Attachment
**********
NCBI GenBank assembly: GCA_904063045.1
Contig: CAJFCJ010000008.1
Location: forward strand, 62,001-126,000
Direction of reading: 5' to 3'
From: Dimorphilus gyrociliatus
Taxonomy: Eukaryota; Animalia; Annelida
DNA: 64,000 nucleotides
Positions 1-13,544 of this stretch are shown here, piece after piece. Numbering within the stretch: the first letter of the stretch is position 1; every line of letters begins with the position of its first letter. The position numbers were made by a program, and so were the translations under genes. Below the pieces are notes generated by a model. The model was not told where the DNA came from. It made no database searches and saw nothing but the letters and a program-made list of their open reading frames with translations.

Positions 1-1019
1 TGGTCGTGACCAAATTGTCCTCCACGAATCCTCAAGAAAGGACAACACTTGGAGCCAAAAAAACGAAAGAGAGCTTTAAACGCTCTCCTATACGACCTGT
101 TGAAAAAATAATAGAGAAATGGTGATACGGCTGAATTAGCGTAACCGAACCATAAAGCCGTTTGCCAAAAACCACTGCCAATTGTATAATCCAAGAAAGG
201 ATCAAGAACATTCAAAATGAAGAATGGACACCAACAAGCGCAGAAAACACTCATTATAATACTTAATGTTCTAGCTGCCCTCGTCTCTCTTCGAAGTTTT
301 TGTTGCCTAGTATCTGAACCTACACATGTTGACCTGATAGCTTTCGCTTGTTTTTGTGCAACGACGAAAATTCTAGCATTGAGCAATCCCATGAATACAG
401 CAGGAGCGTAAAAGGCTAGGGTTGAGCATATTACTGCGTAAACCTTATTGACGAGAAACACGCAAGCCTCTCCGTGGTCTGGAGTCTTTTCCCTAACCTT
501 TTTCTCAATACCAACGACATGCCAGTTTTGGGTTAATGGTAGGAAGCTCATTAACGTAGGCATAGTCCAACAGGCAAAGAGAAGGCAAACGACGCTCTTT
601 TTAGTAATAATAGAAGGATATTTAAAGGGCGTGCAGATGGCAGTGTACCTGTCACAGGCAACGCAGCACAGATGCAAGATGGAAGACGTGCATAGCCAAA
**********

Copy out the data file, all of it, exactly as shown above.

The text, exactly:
NCBI GenBank assembly: GCA_904063045.1
Contig: CAJFCJ010000008.1
Location: forward strand, 62,001-126,000
Direction of reading: 5' to 3'
From: Dimorphilus gyrociliatus
Taxonomy: Eukaryota; Animalia; Annelida
DNA: 64,000 nucleotides
Positions 1-13,544 of this stretch are shown here, piece after piece. Numbering within the stretch: the first letter of the stretch is position 1; every line of letters begins with the position of its first letter. The position numbers were made by a program, and so were the translations under genes. Below the pieces are notes generated by a model. The model was not told where the DNA came from. It made no database searches and saw nothing but the letters and a program-made list of their open reading frames with translations.

Positions 1-1019
1 TGGTCGTGACCAAATTGTCCTCCACGAATCCTCAAGAAAGGACAACACTTGGAGCCAAAAAAACGAAAGAGAGCTTTAAACGCTCTCCTATACGACCTGT
101 TGAAAAAATAATAGAGAAATGGTGATACGGCTGAATTAGCGTAACCGAACCATAAAGCCGTTTGCCAAAAACCACTGCCAATTGTATAATCCAAGAAAGG
201 ATCAAGAACATTCAAAATGAAGAATGGACACCAACAAGCGCAGAAAACACTCATTATAATACTTAATGTTCTAGCTGCCCTCGTCTCTCTTCGAAGTTTT
301 TGTTGCCTAGTATCTGAACCTACACATGTTGACCTGATAGCTTTCGCTTGTTTTTGTGCAACGACGAAAATTCTAGCATTGAGCAATCCCATGAATACAG
401 CAGGAGCGTAAAAGGCTAGGGTTGAGCATATTACTGCGTAAACCTTATTGACGAGAAACACGCAAGCCTCTCCGTGGTCTGGAGTCTTTTCCCTAACCTT
501 TTTCTCAATACCAACGACATGCCAGTTTTGGGTTAATGGTAGGAAGCTCATTAACGTAGGCATAGTCCAACAGGCAAAGAGAAGGCAAACGACGCTCTTT
601 TTAGTAATAATAGAAGGATATTTAAAGGGCGTGCAGATGGCAGTGTACCTGTCACAGGCAACGCAGCACAGATGCAAGATGGAAGACGTGCATAGCCAAA